Dummy Variable for Examining Structural Instability in Regression: An Alternative to Chow Test

One of the fast growing economies in the era of globalization is the Ethiopian economy. Among the lower income group countries, it has emerged as one of the rare countries to achieve a double digit growth rate in Grows Domestic Product (GDP). However, there is a great deal of debate regarding the double digit growth rate, especially during the recent global recession period. So, it becomes a question of empirical research whether there is a structural change in the relationship between the GDP of Ethiopia and the regressor (time). How do we find out that a structural change has in fact occurred? To answer this question, we consider the GDP of Ethiopia (measured on constant 2010 US$) over the period of 1981 to 2015. Like many other countries in the world, Ethiopia has adopted the policy of regulated globalization during the early nineties of the last century. So, our aim is to whether the GDP of Ethiopia has undergone any structural changes following the major policy shift due to adoption of globalization policy. To answer this question, we have two options in statistical and econometric research. The most important classes of tests on structural change are the tests from the generalized fluctuation test framework (Kuan and Hornik, 1995) on the one hand and tests based on F statistics (Hansen, 1992; Andrews, 1993; Andrews and Ploberger, 1994) on the other. The first class includes in particular the CUSUM and MOSUM tests and the fluctuation test, while the Chow and the supF test belong to the latter. A topic that gained more interest rather recently is to monitor structural change, i.e., to start after a history phase (without structural changes) to analyze new observations and to be able to detect a structural change as soon after its occurrence as possible.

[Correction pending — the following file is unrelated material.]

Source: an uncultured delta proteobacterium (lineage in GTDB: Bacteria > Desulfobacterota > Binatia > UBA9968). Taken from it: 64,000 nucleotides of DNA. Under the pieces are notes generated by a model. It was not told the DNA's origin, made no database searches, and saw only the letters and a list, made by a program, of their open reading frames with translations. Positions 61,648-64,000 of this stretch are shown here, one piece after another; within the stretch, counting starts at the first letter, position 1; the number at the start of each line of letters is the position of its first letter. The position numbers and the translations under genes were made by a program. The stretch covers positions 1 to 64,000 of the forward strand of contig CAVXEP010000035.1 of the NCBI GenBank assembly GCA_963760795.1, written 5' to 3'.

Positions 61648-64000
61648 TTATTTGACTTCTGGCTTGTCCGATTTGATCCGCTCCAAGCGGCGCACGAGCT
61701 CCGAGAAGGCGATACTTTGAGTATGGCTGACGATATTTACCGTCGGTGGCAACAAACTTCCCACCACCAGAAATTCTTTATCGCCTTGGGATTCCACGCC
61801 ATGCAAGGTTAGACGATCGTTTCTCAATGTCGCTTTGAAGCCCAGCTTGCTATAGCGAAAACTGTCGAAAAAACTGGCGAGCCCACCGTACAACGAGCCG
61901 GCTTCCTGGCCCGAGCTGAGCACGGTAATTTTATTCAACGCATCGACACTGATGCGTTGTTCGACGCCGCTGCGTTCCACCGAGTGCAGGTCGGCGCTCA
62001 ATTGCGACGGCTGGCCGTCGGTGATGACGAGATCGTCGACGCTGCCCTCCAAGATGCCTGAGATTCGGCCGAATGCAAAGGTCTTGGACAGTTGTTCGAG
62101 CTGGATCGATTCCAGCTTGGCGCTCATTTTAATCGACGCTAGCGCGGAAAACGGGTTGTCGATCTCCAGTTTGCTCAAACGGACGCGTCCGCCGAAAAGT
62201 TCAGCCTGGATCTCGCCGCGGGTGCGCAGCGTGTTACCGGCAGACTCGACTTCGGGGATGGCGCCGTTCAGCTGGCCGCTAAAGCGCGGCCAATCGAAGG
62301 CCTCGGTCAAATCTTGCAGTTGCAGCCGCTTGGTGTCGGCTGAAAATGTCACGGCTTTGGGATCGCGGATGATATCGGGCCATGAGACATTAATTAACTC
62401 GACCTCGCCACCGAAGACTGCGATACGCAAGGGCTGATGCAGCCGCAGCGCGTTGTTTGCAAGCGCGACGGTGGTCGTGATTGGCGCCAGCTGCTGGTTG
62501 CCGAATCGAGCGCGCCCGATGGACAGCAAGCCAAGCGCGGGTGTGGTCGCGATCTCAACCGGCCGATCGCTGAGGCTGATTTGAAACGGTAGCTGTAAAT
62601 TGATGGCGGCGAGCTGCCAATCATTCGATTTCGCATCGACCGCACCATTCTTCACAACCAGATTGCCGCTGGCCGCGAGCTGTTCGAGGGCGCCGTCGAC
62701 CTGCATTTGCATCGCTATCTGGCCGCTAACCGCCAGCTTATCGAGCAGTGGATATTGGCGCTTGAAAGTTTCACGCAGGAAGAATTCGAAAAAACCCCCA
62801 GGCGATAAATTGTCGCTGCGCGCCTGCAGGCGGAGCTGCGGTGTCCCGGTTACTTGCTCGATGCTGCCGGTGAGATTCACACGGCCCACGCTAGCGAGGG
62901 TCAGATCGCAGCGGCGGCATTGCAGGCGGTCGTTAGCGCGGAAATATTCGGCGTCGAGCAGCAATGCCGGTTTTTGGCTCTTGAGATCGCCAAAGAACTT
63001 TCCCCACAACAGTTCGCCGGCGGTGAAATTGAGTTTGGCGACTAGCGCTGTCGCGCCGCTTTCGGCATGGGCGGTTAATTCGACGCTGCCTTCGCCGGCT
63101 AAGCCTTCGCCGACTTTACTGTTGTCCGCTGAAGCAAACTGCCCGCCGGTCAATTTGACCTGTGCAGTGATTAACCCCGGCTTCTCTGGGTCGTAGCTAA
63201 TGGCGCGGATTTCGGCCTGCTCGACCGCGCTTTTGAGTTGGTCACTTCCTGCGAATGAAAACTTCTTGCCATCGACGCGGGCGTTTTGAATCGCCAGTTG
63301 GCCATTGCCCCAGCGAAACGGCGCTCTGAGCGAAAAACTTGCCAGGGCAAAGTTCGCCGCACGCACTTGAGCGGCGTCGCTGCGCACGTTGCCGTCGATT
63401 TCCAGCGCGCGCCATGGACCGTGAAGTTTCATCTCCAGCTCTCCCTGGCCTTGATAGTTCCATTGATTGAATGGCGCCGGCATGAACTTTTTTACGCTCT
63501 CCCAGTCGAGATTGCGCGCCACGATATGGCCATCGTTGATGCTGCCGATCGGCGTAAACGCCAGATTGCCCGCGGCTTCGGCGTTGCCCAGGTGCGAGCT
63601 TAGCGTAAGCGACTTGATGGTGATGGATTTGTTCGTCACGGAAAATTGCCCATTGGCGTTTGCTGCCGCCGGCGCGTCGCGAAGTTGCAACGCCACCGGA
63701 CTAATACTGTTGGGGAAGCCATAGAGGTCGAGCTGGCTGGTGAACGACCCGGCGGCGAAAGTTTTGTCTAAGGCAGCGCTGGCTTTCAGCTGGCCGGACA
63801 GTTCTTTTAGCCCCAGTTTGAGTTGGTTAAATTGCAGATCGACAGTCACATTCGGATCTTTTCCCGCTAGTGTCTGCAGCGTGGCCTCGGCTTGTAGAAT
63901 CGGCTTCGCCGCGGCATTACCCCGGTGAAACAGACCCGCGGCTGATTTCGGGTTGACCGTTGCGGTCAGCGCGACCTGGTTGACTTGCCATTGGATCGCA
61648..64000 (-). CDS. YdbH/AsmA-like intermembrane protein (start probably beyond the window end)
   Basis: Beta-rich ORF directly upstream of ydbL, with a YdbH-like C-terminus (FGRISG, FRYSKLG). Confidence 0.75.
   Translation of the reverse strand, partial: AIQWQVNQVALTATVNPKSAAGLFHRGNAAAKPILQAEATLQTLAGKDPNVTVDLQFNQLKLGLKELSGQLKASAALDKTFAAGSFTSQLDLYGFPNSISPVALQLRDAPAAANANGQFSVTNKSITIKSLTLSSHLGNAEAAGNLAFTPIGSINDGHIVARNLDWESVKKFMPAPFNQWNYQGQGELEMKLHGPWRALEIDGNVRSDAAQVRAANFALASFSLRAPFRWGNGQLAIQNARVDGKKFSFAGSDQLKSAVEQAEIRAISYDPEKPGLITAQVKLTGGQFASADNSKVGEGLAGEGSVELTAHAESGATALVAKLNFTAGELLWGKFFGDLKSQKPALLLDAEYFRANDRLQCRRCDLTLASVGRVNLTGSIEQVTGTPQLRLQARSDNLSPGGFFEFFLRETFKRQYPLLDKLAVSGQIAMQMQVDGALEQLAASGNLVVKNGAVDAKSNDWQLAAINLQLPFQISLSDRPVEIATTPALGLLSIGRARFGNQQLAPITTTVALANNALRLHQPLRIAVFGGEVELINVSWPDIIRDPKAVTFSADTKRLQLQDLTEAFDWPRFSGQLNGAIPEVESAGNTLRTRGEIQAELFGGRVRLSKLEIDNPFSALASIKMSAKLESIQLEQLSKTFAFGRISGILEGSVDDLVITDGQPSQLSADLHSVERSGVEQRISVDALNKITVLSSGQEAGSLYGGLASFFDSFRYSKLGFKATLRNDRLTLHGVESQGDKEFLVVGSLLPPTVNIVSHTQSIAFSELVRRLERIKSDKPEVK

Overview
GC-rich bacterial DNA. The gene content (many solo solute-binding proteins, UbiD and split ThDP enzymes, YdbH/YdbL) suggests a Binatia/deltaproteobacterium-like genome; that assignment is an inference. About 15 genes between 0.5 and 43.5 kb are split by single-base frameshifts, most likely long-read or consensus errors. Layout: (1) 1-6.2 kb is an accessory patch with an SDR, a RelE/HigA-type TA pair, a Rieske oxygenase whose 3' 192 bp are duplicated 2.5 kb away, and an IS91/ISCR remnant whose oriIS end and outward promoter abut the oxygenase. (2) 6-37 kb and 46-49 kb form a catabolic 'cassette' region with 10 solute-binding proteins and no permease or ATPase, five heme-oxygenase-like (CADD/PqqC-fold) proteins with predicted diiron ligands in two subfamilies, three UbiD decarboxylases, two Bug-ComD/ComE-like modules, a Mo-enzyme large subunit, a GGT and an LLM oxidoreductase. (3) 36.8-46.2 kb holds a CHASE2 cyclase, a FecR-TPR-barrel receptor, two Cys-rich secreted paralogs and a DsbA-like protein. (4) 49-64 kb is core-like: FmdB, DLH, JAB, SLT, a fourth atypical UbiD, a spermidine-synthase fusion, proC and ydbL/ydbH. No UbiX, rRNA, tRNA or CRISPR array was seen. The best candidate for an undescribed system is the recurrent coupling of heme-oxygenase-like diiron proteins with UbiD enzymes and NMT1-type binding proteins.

Exploring data with pandas and MapD using Apache Arrow

At MapD, we’ve long been big fans of the PyData stack, and are constantly working on ways for our open source GPU-accelerated analytic SQL engine to play nicely with the terrific tools in the most popular stack that supports open data science. We are founding collaborators of GOAI (the GPU Open Analytics Initiative), working with the awesome folks at Anaconda and H2O.ai, and our friends at NVIDIA. In GOAI, we use Apache Arrow to mediate efficient, high-performance data interchange for analytics and AI workflows. A big reason for doing this is to make MapD itself easily accessible to Python tools. For starters, this means supporting modern Python database interfaces like DBAPI. pymapd (built with help from Continuum) is a pythonic interface to MapD’s SQL engine supporting DBAPI 2.0, and it has some extra goodness in being able to use our in-built Arrow support for both data loading and query result output.


The Line Between Commercial and Industrial Data Science

The purpose, tasks, and required skillsets are dramatically different for data scientists and their work in commercial and industrial environments.


10 Surprising Ways Machine Learning is Being Used Today

1. Predicting whether a criminal defendant is a flight risk.
2. Using Twitter to diagnose psychopathy.
3. Helping cyclists win the Tour de France.
4. Identifying endangered whales.
5. Translating legalese.
6. Preventing money laundering.
7. Figuring out which message board threads will be closed.
8. Predicting hospital wait times.
9. Calculating auction prices.
10. Predicting earthquakes.


How to Improve my ML Algorithm? Lessons from Andrew Ng’s experience

You have worked for weeks on building your machine learning system and the performance is not something you are satisfied with. You think of multiple ways to improve your algorithm’s performance, viz. collect more data, add more hidden units, add more layers, change the network architecture, change the basic algorithm etc. But which one of these will give the best improvement on your system? You can either try them all, invest a lot of time and find out what works for you. OR! You can use the following tips from Ng’s experience